The FDA began to crack down on illegally marketed tobacco products Thursday, issuing warning letters to four companies for allegedly selling e-liquids and hookah tobacco without legal authorization.
The products, according to the FDA, lack the necessary marketing authorization to be sold in the United States. No e-cigarette currently has that approval, but many are allowed to stay on the market temporarily because they were introduced before the FDA assumed authority over vapes in August 2016.
Under the agency’s rules, companies now have to apply to the FDA before selling new products. The FDA said Friday that the four companies — Mighty Vapors, Liquid Labs, V8P Juice International and Hookah Imports — failed to do so.
Together, they sold 44 flavored e-liquid and hookah products that lacked necessary authorization, the FDA said. Three companies did not immediately respond to CNN’s requests for comment. The man listed by the FDA as the owner of V8P Juice International, Alex De La Espriella, declined to comment.
The FDA has given each company 15 working days to address the agency’s concerns and warned that “failure to correct violations may result in further action such as seizure or injunction.” The agency said Thursday that it has several tools to ensure compliance, including fines and the courts.
“Today’s actions make clear that we will continue to keep a close watch on whether companies are breaking the law and will take swift steps when violations are found,” said Acting FDA Commissioner Dr. Ned Sharpless. “Our work in this area has already resulted in a number of companies removing products from the market.”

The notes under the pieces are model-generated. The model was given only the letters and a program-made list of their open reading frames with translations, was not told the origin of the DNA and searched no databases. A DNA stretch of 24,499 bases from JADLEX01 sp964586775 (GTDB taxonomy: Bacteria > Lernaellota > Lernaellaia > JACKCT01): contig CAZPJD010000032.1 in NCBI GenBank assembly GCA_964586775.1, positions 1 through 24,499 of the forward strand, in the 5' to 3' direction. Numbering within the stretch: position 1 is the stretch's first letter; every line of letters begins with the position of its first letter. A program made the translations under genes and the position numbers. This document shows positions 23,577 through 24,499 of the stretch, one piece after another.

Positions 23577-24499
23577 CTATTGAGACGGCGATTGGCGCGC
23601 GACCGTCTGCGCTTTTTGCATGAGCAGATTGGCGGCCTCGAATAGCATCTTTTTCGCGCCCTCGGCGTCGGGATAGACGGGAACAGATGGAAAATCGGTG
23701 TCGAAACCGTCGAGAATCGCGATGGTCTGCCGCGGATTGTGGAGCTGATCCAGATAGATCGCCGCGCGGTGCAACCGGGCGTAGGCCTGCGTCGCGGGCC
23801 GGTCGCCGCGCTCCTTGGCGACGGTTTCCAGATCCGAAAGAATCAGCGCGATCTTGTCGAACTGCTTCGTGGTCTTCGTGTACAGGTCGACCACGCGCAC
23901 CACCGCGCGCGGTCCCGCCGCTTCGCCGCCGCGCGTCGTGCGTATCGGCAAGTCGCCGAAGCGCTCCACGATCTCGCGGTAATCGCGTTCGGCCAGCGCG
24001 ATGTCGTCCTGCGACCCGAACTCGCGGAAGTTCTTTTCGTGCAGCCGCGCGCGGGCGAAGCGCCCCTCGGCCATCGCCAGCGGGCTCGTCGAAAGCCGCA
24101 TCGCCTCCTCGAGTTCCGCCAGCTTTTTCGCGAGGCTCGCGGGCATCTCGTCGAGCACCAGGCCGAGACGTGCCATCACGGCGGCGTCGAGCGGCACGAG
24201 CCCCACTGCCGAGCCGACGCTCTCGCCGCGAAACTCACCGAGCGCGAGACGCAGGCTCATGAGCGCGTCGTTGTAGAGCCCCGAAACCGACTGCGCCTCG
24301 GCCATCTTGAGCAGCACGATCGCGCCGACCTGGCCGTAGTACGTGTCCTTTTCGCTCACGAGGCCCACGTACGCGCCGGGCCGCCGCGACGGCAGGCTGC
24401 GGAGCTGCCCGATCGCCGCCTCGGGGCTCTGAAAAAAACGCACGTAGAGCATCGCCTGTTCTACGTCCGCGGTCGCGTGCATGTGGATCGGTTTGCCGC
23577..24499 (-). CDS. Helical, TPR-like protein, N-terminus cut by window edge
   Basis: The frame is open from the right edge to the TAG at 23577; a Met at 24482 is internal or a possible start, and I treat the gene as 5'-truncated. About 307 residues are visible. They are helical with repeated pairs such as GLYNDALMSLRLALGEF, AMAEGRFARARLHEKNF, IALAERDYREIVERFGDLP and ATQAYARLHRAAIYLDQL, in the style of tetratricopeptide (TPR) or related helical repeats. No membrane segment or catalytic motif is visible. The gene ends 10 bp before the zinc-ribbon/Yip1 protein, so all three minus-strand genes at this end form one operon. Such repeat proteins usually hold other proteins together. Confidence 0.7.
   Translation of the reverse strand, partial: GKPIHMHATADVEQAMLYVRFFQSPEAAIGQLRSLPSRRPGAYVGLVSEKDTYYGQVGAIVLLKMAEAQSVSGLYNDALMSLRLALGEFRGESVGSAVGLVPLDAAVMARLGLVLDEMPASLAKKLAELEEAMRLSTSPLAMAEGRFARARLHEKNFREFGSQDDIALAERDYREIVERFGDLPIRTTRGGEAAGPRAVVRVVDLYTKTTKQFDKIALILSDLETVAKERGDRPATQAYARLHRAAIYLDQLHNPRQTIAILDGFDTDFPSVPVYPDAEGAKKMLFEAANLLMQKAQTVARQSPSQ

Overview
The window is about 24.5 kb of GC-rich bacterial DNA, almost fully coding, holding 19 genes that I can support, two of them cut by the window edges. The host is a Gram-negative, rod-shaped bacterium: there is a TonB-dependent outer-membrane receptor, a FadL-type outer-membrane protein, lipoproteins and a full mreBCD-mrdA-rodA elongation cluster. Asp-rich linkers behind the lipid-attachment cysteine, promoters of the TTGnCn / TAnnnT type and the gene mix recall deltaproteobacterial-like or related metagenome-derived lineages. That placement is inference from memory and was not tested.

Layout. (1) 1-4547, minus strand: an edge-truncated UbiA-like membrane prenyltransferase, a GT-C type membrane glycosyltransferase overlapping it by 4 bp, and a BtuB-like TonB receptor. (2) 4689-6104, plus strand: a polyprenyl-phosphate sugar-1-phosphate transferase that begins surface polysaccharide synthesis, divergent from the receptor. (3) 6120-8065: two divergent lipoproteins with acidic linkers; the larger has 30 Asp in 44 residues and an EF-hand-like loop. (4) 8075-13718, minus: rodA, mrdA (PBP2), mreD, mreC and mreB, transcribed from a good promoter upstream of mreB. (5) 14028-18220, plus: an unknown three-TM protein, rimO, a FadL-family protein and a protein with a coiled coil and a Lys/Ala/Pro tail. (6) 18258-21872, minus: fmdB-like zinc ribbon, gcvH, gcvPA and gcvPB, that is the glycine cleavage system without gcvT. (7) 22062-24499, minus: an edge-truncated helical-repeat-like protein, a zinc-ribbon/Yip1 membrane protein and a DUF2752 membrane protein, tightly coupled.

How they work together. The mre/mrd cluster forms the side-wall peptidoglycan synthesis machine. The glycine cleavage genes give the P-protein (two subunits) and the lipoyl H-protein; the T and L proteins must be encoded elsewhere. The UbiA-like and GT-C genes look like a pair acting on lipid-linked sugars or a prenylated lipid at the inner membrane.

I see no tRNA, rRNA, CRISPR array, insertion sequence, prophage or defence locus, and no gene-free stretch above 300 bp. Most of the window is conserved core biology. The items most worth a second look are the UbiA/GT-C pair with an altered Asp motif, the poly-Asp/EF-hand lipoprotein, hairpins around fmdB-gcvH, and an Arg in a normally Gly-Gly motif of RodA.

The warnings come as the FDA faces scrutiny over its response to the youth vaping epidemic. A coalition of health groups, including the American Academy of Pediatrics, sued the agency last year for delaying a review of the safety and health impacts of e-cigarettes.
A federal judge ruled in May that the FDA acted illegally by allowing e-cigarettes to remain on the market until 2022 before companies applied for FDA authorization. In July, the judge moved up that deadline, giving companies just 10 months to apply.
“The FDA stands ready to accelerate the review of e-cigarettes and other new tobacco products,” Sharpless said at the time.